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Fathers suffer from postpartum depression, too, UW-Madison professor’s research shows

Social work professor warns that men suffering from postpartum depression can be overlooked

A dad changes his newborn son's diaper. AP Photo/Donna McWilliam
A dad changes his newborn son’s diaper. AP Photo/Donna McWilliam

University of Wisconsin-Madison social work professor Tova Walsh is glad more people are paying attention to postpartum depression in moms. She said that’s a big improvement. 

Still, she recently published research on paternal mental health and said anyone of any gender can struggle after having a new baby. That struggle can sometimes reach a point of clinical depression, she told WPR’s “Wisconsin Today.” 

“I think we still really overlook (paternal postpartum depression),” Walsh said. 

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Postpartum depression affects about 1 in 7 women after giving birth. That figure is about 1 in 10 men, who tend to have different symptoms than moms, Walsh said. Her research focused on fathers. 

“Fathers are more likely to feel more irritable or to mask their symptoms,” she said.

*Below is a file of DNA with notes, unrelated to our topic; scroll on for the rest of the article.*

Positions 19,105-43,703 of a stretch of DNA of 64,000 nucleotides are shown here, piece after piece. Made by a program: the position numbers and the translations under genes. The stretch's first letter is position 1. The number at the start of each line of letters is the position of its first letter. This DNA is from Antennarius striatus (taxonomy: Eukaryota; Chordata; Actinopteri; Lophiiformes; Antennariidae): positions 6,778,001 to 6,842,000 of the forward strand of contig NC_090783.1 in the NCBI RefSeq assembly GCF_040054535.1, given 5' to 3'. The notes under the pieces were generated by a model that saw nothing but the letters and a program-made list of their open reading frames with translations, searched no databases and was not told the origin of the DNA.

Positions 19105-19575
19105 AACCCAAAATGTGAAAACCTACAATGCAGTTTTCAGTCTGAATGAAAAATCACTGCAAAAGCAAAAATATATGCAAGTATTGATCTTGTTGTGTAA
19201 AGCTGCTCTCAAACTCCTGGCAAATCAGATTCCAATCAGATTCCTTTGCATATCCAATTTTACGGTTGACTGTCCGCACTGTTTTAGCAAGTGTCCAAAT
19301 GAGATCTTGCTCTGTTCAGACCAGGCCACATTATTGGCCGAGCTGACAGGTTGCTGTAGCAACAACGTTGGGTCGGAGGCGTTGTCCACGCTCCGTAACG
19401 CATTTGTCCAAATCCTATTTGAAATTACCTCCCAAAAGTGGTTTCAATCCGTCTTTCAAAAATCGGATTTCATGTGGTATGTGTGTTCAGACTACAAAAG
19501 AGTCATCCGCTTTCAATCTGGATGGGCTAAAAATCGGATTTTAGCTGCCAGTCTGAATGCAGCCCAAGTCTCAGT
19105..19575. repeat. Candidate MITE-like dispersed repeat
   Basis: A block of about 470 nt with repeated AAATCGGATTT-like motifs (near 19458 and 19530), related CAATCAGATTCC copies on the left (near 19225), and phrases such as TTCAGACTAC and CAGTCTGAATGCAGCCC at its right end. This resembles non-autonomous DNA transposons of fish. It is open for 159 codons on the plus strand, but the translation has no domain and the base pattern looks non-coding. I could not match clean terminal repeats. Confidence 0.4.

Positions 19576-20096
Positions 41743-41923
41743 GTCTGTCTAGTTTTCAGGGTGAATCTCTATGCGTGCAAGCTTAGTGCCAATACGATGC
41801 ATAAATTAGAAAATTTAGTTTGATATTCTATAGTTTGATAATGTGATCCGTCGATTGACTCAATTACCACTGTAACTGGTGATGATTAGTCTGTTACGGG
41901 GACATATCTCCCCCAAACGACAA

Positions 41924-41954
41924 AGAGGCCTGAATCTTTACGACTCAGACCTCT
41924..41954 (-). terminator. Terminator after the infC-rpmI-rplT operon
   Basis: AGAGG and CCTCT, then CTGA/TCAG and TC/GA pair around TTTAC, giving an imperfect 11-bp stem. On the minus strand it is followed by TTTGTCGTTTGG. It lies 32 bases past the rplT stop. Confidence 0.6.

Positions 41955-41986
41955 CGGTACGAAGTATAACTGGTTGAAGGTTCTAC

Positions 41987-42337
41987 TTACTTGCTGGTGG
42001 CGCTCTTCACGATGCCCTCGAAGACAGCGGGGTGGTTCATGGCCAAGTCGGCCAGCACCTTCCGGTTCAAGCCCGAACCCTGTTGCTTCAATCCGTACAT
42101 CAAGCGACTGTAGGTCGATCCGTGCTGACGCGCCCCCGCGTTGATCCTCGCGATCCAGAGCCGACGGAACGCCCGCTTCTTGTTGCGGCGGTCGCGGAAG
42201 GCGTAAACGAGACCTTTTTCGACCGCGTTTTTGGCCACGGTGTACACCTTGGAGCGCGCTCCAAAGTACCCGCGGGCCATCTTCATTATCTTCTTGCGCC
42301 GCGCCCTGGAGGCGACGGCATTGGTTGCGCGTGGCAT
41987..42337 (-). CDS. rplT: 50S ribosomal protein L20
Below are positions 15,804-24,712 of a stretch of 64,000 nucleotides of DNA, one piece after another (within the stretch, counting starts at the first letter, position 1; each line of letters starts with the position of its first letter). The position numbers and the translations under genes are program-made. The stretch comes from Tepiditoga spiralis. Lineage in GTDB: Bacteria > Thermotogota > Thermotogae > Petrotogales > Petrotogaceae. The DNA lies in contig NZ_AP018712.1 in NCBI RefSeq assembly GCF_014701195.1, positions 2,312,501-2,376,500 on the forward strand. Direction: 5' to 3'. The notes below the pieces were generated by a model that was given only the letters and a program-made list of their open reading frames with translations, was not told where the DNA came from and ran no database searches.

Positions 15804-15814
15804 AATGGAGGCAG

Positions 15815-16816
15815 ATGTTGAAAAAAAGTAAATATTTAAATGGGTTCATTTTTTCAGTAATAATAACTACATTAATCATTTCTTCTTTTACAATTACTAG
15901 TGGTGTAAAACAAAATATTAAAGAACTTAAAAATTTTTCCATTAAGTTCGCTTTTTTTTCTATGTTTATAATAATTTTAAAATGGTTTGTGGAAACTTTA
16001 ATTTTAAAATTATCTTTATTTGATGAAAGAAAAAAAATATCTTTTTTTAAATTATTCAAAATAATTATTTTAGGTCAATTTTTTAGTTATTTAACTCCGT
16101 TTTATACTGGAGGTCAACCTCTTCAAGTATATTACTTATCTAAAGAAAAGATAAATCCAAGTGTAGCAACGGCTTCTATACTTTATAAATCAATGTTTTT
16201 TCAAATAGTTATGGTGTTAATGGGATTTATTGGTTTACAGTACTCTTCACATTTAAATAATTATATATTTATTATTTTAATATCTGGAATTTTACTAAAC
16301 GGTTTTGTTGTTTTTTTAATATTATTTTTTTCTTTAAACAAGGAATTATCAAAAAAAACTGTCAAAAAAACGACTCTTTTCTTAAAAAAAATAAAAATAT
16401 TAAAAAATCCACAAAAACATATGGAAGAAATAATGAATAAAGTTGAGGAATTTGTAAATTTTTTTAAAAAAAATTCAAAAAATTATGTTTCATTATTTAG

Walsh said men experiencing postpartum depression tend to show avoidant behaviors, such as isolating themselves and spending less time with their families. They might also use numbing mechanisms to cope. Those could include drinking alcohol more than usual or throwing themselves into work or hobbies. Men might also show fewer open signs of sadness. 

“What’s really important to pay attention to is, if (the stress is) not getting better, if it’s a prolonged period of time that you are really not feeling like yourself,” Walsh said. 

Struggling with basic everyday tasks and feeling disconnected from your partner or child are also signs that someone should seek help, she said. 

Walsh’s and others’ research has found that dads’ involvement in their partners’ pregnancies, postpartum care and raising of children improves health outcomes for the entire family. Alternatively, postpartum depression can harm infant health

“When dads are involved, have strong relationships and are caring parents to their children, that is associated with better outcomes of all kinds: better social and emotional well-being, better outcomes in school, all kinds of health outcomes,” Walsh said. “The role of fathers is really key and is sometimes overlooked.”

For help: Walsh said those who are struggling with postpartum depression should consult their health care providers and/or Postpartum Support International, which also has a support group for new dads. The 988 crisis hotline also offers phone call, text and online support resources.